President Trump is racing ahead to make good on campaign promises, taking executive action to reform immigration policies, revive stalled oil pipeline projects, chip away at Obamacare and push along his highly publicized wall along the Mexico border.
But Congress is likely to pump the brakes on some of Trump’s big-ticket items, as fiscal hawks in his own party worry about the deficit and Democrats remain unwilling to cooperate with the new president. Continue reading “Will Republicans Stand with Trump on Spending?”
It’s going to get tougher for high-tech firms to do business overseas as protectionist policies increase across the globe. U.S. tech firms are being forced to divulge source code, store data locally, weaken security, reveal data and more to appease foreign countries trying to prop up their own domestic technology sectors. Some nations are blocking U.S. tech firms outright. Alphabet, Microsoft, Apple, Intel, Dell, Amazon, IBM and other American tech companies, large and small, face the problem.
China is especially challenging, imposing rules that hinder U.S. firms in cloud computing, cybersecurity, semiconductors, e-commerce and social media. The nation is dead set on boosting its own high-tech economy, from social media to semiconductors, and is squeezing out more concessions from companies. The longtime concern that China’s policies lead to intellectual property theft will only intensify. Continue reading “U.S. Tech Firms Brace for a Tougher Road Ahead”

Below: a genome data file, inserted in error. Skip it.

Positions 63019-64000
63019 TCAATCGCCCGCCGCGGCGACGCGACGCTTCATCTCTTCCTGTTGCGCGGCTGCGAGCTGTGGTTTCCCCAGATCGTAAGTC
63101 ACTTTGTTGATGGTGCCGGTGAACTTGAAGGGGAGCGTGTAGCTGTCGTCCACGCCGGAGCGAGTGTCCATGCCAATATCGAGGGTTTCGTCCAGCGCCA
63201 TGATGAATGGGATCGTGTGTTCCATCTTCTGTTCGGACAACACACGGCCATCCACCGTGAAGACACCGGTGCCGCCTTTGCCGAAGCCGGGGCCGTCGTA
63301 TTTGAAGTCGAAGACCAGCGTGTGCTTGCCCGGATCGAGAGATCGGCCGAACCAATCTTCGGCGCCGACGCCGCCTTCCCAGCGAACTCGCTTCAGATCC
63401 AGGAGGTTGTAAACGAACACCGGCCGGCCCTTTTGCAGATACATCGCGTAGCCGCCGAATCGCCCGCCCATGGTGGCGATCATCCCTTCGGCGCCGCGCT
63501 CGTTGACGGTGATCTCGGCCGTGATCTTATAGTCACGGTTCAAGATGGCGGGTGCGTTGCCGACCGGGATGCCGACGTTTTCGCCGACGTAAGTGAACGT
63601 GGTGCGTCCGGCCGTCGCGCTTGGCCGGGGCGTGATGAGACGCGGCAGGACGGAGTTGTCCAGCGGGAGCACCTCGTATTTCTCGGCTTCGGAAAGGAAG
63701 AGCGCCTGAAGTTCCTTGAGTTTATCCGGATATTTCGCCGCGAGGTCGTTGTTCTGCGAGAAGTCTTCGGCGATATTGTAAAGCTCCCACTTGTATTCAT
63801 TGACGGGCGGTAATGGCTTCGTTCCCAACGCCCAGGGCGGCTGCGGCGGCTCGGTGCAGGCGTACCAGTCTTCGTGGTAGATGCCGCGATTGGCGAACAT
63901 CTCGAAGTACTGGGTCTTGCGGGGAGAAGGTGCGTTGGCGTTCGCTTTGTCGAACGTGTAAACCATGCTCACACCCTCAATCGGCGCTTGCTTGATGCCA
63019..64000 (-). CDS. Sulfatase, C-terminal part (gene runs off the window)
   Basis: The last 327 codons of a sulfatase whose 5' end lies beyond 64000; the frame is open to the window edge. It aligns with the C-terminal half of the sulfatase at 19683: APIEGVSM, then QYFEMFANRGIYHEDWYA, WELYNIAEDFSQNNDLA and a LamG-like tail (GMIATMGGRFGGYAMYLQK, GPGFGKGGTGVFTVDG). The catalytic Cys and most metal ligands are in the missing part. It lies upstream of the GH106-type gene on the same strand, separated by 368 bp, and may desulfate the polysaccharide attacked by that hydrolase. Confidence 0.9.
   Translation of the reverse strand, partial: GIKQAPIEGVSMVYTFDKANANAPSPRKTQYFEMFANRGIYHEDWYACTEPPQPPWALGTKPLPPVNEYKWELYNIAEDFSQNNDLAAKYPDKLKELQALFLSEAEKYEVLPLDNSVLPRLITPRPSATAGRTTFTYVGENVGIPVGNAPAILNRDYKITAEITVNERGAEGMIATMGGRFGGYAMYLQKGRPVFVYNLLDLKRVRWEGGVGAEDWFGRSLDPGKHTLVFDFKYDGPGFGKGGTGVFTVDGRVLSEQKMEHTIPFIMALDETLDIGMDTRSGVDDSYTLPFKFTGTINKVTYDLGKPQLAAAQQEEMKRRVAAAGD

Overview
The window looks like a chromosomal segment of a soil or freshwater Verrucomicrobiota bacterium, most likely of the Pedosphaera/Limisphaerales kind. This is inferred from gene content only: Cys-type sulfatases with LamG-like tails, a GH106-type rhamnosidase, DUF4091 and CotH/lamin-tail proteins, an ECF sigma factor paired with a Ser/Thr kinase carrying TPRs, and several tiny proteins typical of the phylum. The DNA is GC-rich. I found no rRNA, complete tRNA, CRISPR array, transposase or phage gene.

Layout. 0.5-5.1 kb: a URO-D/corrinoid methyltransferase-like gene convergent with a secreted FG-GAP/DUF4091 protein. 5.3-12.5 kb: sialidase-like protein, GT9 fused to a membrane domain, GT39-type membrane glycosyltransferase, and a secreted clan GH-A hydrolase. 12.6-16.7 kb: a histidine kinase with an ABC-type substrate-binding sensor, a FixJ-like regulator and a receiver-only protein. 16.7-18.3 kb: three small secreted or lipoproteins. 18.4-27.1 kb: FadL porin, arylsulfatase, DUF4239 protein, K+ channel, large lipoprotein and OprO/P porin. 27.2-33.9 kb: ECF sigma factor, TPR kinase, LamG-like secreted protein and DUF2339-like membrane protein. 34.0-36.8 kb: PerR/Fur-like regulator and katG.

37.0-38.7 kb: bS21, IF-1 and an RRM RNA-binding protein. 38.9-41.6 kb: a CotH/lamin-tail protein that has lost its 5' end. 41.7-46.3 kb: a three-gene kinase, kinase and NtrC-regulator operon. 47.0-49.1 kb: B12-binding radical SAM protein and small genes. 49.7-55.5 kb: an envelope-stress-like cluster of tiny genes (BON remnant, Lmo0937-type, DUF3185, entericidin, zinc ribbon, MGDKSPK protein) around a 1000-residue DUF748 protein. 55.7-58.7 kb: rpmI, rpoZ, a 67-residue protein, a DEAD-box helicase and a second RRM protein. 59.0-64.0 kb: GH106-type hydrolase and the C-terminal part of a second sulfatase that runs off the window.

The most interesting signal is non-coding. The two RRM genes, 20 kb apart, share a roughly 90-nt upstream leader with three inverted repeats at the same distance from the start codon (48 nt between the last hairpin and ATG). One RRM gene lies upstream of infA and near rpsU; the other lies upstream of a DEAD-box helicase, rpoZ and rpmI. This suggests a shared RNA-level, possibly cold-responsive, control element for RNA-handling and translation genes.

Donald Trump’s first 100 days will feature plenty of speculation about the president making nice with Russia. Indeed, there are already rumblings about a potential nuclear summit in Reykjavik, Iceland, the same city where three decades ago Ronald Reagan and Mikhail Gorbachev started negotiations that would eventually bring the Cold War to a peaceful conclusion. Trump has also hinted at the possibility of lifting sanctions on Moscow should the Kremlin prove a valuable ally in the fight against Islamic terrorism.
But don’t expect the new president to make any bold moves right away. Developing a coherent foreign policy takes time. Despite the infamous “reset” photo-op, it took several months for the Obama administration to devise its Russia strategy, according to Michael Kofman, a senior fellow at the Wilson Center. For Trump, this task will be made extra difficult by a number of factors. Continue reading “Will Trump and Putin Be Buddies?”
One challenge president-elect Donald Trump must confront when he takes office: Upgrading the world’s largest IT system. The state of much of the federal government’s information technology is dismal, with huge swaths of IT in dire need of modernization. A survey commissioned by Dell last summer noted that the federal government had an “alarming” reliance on legacy hardware and software. “We have to stop kicking the can down the road regarding modernization,” says Cameron Chehreh, chief technology officer of Dell EMC Federal.
How bad are things? Our nuclear arsenal still uses floppy discs and tax information runs on top of 1950s computer code. Many agencies have no plans for upgrading outdated systems. Continue reading “The Growing Risk to Uncle Sam’s Outdated Computer Network”